I’ve been thinking about posting something for weeks, but I kept waiting until I felt like I understood. I don’t want to wait any longer, even if I don’t understand. I want to say this before Obama leaves office, and now there are just a few hours left.
Thank you President Obama. I will never forget the energy and excitement when you won on Election Day and then that beautiful Inauguration that I watched live at work surrounded by excited students and colleagues. Now I feel like we’re entering a different world, and rather than be proud of how the President would lead and represent us around the world, I am scared. But I’m also ready to fight. I recognize that whatever pain I feel about this election as a white person, it’s nothing compared to those who have been marginalized and targeted not only by the incoming president’s campaign but also by centuries of oppression that his campaign was built on.
Tomorrow, Jan. 21, I will be co-facilitating an event in my town to serve in solidarity with the protests happening around the country. It will bring local NJ social justice organizations together, and speakers will address how various communities in our area have been marginalized. I keep trying to focus on the principle that freedom only occurs when the most marginalized are free.
It took Trump winning for me to understand how much Obama inherited a powerful conservative backlash to the civil rights movement of the 1960s. Many thought his election meant an end to this backlash and the arrival of a “post-racial” society, but clearly they were wrong. The conservative backlash only became more powerful, sometimes hidden, sometimes not, and it attempted to stop Obama at every turn.
This conservative ideology persuaded many voters that their worsening economic conditions were the fault of Obama and other democrats rather than the result of multiple conservative strategies that have contributed to a massive gap between the rich and the poor. These strategies include union busting, deregulation, tax laws that benefit the wealthy, corporate lobbying, lack of campaign finance reform, the myth of trickle-down economics, and the notion that corporations are “people.” However, we’ve only been hearing about how poor white voters were persuaded by this ideology. What about all of the middle class white voters who were persuaded too? It’s much easier to call poor whites stupid than it is to say the same of middle class whites.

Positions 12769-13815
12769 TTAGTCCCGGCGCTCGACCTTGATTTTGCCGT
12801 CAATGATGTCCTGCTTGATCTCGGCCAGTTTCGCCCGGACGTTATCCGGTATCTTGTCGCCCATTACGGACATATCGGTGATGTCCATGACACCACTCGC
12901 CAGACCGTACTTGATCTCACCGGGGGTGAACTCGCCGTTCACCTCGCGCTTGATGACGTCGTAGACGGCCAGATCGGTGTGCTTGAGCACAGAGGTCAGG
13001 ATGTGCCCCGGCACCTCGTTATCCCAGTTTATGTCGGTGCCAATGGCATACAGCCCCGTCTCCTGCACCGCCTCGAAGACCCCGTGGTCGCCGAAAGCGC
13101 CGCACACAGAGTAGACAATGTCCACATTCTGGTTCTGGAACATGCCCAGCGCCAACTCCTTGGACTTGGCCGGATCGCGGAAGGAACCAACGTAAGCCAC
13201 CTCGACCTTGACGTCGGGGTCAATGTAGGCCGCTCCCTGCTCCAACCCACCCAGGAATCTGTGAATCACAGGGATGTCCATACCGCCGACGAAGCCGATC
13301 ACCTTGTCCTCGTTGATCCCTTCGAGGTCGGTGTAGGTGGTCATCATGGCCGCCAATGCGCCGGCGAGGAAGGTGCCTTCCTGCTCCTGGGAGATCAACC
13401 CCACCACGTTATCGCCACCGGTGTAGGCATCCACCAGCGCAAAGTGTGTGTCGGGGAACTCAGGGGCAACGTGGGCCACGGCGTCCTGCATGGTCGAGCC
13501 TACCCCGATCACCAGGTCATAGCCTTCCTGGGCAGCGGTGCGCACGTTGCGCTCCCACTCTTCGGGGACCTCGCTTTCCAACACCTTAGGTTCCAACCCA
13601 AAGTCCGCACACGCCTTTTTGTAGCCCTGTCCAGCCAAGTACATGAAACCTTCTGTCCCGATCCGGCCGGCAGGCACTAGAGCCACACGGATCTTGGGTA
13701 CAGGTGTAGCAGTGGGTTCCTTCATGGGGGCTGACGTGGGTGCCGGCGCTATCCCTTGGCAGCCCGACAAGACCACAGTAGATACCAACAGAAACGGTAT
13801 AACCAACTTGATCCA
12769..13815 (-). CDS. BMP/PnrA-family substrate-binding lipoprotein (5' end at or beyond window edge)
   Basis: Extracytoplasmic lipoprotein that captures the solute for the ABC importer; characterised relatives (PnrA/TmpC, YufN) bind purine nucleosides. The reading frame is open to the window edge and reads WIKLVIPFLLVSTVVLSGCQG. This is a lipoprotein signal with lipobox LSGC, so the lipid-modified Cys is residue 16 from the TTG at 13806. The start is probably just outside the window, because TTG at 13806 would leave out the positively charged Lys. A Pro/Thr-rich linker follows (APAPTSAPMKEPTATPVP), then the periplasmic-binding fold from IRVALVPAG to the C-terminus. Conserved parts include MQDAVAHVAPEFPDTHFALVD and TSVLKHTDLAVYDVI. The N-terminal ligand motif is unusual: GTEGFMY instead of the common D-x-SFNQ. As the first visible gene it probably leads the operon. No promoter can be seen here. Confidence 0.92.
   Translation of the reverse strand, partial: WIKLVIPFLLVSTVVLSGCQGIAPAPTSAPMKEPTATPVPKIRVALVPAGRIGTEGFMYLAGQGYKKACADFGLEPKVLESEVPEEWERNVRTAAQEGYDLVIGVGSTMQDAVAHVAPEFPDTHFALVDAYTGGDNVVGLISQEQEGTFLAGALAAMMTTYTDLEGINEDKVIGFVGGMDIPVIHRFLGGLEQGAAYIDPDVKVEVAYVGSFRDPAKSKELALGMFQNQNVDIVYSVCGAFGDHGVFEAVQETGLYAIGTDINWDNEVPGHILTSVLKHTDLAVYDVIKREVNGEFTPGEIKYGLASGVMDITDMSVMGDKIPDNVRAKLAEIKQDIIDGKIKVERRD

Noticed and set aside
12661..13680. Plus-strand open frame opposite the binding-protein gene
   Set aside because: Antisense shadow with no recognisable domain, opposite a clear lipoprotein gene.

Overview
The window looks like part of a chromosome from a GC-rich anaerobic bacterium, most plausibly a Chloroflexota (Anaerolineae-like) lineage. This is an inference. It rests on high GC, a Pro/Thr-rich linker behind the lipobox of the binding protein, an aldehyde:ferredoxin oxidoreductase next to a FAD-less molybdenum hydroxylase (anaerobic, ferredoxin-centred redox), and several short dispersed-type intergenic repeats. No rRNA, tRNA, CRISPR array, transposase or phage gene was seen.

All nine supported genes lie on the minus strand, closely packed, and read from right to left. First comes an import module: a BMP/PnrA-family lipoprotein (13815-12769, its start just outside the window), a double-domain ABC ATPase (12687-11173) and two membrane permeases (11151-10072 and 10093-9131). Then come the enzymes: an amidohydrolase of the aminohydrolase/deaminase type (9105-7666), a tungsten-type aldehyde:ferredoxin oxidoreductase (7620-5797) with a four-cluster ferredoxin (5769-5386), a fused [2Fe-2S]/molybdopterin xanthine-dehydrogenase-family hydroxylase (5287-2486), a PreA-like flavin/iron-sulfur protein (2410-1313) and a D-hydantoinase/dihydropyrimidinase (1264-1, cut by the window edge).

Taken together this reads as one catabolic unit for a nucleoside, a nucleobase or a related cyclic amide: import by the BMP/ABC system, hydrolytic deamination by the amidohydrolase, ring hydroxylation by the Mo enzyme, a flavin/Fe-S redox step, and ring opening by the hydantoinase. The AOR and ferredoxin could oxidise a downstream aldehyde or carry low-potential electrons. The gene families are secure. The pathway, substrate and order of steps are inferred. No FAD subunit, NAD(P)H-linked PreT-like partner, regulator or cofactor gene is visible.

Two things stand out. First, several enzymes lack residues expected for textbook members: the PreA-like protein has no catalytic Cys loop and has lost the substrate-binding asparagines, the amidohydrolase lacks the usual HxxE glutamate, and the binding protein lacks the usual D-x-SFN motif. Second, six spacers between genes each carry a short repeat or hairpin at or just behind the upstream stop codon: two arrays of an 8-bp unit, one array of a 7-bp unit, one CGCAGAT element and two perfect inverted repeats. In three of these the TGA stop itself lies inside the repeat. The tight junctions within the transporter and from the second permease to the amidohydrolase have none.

This conservative ideology also persuaded many voters that reverse racism was an actual problem and that racism itself was a thing of the past. Newt Gingrich referred to President Obama as the “food stamp President,” resurrecting the “welfare queen” stereotype that identified poor people as black and lazy and that helped pave the way for welfare “reform” under Bill Clinton’s presidency. Rollbacks to affirmative action were already well underway for years before Obama took office and also part of this mindset.
Mass incarceration has grown to unprecedented levels over the past few decades, built on a “War on Drugs” that made drug use a crime, and with it came racially disproportionate arrest rates, mandatory minimums, three strikes you’re out, and a refusal to be “soft on crime.” This “New Jim Crow” was already a powerful force when Obama took office.
The NRA became increasingly powerful and convinced many gun owners that their guns are under threat, even guns used by hunters that no politician would seek to ban. The paranoia that the NRA has stoked prevented reform when it comes to access to automatic weapons, even in the wake of an elementary school massacre at Sandy Hook.
The Tea Party formed as soon as Obama began his presidency and took this conservative backlash to new levels.
The level of hatred in this country for “Obamacare” just reflects the power of a multi-faceted conservative ideology. Is it ironic that many who hate “Obamacare” think the “Affordable Care Act” is just fine? Or is it just evidence the conservative playbook has worked?
Now that this conservative backlash is about to take control of the White House and continue its control of the Senate and the House, we need resist in ways we never would have thought necessary in 2017.